And this is not the first time mothers have been warned against purchasing breast milk over the internet. In 2013, Keim and her team found that 75 percent of breast milk samples that had been bought online contained high levels of bacteria that could make an infant ill.

The only way to avoid contaminated, and possibly dangerous, breast milk, is to not purchase it at all. Mothers who are having trouble breastfeeding or pumping should seek the advice of a medical professional. “They should work closely with their pediatrician to come up with a plan for feeding their baby that meets their unique needs, in terms of how well they are growing, and if there are any medical conditions or allergies,” said Dr. Keim. “For mothers who want to breastfeed, early and high quality lactation support can be very helpful for many women in addressing problems that come up.”

Caitlin St John is an Editorial Assistant for Parents.com who splits her time between New York City and her hometown on Long Island. She’s a self-proclaimed foodie who loves dancing and anything to do with her baby nephew. Follow her on Twitter: @CAITYstjohn

Buying Breast Milk Online: What You Need to Know
Buying Breast Milk Online: What You Need to Know
Buying Breast Milk Online: What You Need to Know

Image: Bottle with milk via Shutterstock

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Are You in Denial About Your Child’s Weight Gain?

Wednesday, April 1st, 2015

Overweight boyWe’ve all heard it before: obesity is a problem worldwide, especially in the United States and especially among children. If an individual is already overweight as a child, they are at a much greater risk for premature mortality and diseases—like type 2 diabetes and heart disease—as adults.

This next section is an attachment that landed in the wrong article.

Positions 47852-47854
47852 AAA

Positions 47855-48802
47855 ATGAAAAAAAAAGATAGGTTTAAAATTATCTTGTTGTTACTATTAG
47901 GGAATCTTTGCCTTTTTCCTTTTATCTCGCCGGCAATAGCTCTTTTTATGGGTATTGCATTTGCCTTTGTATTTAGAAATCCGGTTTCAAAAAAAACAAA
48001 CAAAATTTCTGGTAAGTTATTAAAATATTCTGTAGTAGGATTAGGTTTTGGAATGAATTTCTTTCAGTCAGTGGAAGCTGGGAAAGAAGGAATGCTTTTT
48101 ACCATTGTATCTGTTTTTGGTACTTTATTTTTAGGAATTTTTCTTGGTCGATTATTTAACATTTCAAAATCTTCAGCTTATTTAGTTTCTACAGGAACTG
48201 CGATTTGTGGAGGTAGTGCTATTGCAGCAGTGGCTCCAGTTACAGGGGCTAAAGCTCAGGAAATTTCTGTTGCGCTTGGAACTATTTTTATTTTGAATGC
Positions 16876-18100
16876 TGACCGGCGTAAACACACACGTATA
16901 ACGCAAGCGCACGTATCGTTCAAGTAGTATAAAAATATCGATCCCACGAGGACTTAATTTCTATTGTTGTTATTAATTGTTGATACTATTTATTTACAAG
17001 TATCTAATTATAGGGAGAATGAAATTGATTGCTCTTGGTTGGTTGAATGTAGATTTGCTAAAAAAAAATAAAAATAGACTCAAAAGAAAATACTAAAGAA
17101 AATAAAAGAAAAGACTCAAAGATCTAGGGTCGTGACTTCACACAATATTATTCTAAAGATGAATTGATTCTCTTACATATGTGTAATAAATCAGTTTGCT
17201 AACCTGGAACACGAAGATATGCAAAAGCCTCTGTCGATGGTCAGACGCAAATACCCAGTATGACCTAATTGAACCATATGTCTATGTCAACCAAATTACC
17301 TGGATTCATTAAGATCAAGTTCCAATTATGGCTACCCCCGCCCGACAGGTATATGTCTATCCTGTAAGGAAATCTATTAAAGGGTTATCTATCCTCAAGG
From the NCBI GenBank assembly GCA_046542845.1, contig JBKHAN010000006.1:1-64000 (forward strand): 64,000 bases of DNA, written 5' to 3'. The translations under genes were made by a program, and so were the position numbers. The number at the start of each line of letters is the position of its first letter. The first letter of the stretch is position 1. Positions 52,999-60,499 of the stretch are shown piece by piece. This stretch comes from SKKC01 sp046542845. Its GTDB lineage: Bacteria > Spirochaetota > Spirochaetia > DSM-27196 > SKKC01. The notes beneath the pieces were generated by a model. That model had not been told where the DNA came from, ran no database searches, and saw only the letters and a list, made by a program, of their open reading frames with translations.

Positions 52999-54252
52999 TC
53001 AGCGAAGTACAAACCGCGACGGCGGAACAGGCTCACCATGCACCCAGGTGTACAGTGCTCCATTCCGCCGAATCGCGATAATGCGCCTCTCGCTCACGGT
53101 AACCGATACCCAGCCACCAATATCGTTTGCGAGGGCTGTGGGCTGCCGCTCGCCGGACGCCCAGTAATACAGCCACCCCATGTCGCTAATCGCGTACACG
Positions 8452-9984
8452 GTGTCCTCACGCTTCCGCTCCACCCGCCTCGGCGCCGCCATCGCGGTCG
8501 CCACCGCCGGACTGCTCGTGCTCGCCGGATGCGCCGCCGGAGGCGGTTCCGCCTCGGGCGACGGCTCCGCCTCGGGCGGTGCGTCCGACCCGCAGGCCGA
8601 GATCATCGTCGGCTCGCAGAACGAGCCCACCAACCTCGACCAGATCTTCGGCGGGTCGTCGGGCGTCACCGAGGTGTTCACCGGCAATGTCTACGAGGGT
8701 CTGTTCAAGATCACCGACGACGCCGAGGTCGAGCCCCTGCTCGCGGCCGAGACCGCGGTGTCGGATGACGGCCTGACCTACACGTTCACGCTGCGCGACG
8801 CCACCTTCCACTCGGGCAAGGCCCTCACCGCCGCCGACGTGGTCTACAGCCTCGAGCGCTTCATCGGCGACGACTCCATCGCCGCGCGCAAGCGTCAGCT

When a child is struggling with their weight, parents can face the problem early and avoid greater problems in the future. But what if parents don’t recognize the problem in the first place? New research suggests that many parents don’t even realize when their child is overweight.

The research, published in the British Journal of General Practice, examined 2,976 families with children ages 4-5 and 10-11. The children were divided into three categories based on their Body Mass Index (BMI): normal, overweight (above the 85th percentile), and obese (above the 95th percentile). Parents were also asked which BMI category they believed their child fit into.

The findings were startling. “Of the 369 kids who were very overweight, only four parents thought they were,” reports Forbes. “When the researchers analyzed the numbers further, they saw that for a given child with a BMI in the 98th percentile [obese], a whopping 80 percent of parents would say that the child was normal weight.”

It’s important to note that BMI is not a diagnostic tool for weight because it does not account for muscle mass; in order to come to a definitive conclusion for obesity, further tests should be performed by a doctor.

But if a parent is in denial about their child’s weight, it’s likely that their attitudes will be passed onto their children — who will also have a skewed perception of their own weight, which may encourage unhealthy eating habits and necessary interventions.